LaN - Andrea Graziano + Ron Shvartsman + Monika Wittig

LaN Andrea Graziano Ron Shvartsman Monika Wittig // Grasshopper parametric modeling + GPS running data

LaN submits to present at MEDICINE X CONFERENCE at STANFORD School of Medicine


LIVING FORCES ARCHITECTURE: parametric design for human health

Architects are increasingly employing computational tools in their design process as a means of visualizing, analyzing and managing design responses to complex gradients of natural forces. In recent years, these abilities have seemingly focused on the understanding of environmental forces and yet lack a real closing of the loop back to the human–architecture’s true client.

Can we come to understand that environmental forces in fact only become significant in the resultant human effect. The way sun strikes a building is not important for the building nor the sun’s sake but rather for the way it heats a space for a human and provides natural illumination affecting a body’s vitamin d levels.

The more that designers abandon national design standards and becoming accustomed to utilizing local human health data sets, the more our design decisions are capable of meeting human-specific needs that vary by context. Given that humans on average spend 80% of our lives “indoors” its due time that the main body of architecture consider far more critically the relation to human health to our everyday spaces over the typical focus of health conferences addressing hospital design.

Presented ongoing research material shows how complex data sets are handled with parametric modeling software to become more profoundly readable 3d visualizations. This process illuminates how such software can not only be used to design buildings and spatial relationships, but rather how these tools can become immensely powerful to a range of areas in the medical fields– from financial analysis to diagnostics and patient personal health tracking. Furthermore, how such diagnostic realms open health tracking to new incredible levels of accessibility– personally & financially reachable.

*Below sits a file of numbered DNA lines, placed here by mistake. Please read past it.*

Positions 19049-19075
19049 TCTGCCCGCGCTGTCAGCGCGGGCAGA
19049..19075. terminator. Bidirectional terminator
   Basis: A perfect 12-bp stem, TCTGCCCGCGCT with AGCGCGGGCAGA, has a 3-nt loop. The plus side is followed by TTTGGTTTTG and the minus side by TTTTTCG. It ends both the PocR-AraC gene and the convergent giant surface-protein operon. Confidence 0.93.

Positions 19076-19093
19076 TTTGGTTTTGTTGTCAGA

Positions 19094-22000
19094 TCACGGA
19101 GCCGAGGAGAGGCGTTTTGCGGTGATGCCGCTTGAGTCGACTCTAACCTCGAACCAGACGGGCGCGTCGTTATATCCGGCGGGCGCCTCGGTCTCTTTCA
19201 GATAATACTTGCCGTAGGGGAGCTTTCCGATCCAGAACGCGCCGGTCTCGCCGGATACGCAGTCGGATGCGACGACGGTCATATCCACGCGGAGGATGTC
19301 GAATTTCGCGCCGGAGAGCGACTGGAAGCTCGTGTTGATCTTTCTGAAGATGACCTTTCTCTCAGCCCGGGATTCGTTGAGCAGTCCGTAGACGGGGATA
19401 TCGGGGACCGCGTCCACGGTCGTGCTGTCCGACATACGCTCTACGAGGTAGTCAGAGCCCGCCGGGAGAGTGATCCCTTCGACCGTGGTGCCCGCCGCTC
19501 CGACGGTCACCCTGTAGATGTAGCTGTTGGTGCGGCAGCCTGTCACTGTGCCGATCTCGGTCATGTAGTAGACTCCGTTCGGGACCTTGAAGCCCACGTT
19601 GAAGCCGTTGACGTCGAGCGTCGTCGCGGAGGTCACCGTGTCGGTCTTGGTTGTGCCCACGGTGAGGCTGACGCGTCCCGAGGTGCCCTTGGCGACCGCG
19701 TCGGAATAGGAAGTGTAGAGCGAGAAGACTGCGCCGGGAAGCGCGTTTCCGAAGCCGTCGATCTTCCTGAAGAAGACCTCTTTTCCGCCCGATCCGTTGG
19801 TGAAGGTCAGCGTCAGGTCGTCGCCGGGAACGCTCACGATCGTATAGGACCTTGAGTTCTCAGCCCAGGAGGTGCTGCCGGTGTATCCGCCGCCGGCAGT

Lastly, exciting developments with 3d printing & prototyping technologies will be covered to all the more convey the increasing worth of a multi-disciplinary approach to healthcare; now more than ever architects are capable of utilize big health data sets to guide decisions in building processes and therefore in need of collaborating closely with medical professionals to systemically influence health via our design environments.

Learning Goals + Objectives:
1) highlighting the role of designers to craft the collection of personal health data (via increasingly

accessible sensor and personal technologies) as a viable data set to drive architectural form

2) utilizing 3d parametric modeling platforms to render complex data sets visible–showing how elaborate personal health visualizations offer new affordable open-source modes of health tracking & diagnosis

3) provoking the value in stronger collaborations between patients, designers and medical professionals beyond typical medical product design or hospital architecture

4) familiarizing participants with emerging 3d printing + prototyping technologies as applicable to medical realms

Intended Audience:

This workshop hopes to draw a varied audience and is set up in a fashion to include various levels of (hands-on) participation with (hardware) data collection and (software) manipulation of form. ‘Patients’ and those with a technical and/or design background of any sort are valued. Researchers and those specializing in ‘big picture’ thinking may also find appeal.

Length of Workshop:

2 or 4 hours (TBD dependent on whether laptops can be provided to participants)

Technical requirements:

LCD projector, some participants with laptops running Windows, free demo 3d software installed (Rhinoceros&Grasshopper), flip-board(optional)


Academic discipline and sub-disciplines 3d Data Visualization; Computational Design; 3d printing; Data-Fed Architecture